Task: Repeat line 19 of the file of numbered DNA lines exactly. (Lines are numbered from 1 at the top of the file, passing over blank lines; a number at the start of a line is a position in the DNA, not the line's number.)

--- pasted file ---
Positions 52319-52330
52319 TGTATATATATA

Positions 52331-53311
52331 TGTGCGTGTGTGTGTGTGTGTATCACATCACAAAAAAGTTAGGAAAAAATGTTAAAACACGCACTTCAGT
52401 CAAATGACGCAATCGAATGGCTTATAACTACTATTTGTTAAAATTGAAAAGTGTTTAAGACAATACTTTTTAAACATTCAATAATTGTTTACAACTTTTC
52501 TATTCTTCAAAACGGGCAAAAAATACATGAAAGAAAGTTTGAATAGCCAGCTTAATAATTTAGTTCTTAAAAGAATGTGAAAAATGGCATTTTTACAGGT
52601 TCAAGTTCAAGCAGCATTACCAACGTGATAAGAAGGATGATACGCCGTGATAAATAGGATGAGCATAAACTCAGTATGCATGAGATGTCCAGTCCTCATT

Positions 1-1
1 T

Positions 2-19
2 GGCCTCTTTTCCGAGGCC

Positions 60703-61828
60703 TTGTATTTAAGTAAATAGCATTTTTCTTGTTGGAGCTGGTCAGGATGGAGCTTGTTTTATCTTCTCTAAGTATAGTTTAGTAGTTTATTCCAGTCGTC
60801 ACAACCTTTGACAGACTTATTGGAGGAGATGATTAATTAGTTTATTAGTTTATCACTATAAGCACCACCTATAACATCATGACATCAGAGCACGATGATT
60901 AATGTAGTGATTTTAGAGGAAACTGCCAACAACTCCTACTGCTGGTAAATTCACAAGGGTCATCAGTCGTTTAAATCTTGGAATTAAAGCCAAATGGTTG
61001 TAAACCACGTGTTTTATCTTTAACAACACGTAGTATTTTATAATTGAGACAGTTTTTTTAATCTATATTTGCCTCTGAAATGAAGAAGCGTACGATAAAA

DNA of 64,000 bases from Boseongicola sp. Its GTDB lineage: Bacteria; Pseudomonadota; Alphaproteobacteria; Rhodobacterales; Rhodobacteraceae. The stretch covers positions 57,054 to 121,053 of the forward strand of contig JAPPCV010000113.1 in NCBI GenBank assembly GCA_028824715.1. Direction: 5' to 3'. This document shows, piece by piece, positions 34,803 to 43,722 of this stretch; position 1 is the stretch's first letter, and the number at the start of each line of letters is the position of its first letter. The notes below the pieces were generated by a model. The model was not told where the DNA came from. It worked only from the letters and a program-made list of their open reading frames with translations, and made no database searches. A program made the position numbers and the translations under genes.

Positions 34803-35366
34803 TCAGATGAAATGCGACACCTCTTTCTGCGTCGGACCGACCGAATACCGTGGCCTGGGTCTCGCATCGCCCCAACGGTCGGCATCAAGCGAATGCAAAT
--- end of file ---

34803 TCAGATGAAATGCGACACCTCTTTCTGCGTCGGACCGACCGAATACCGTGGCCTGGGTCTCGCATCGCCCCAACGGTCGGCATCAAGCGAATGCAAAT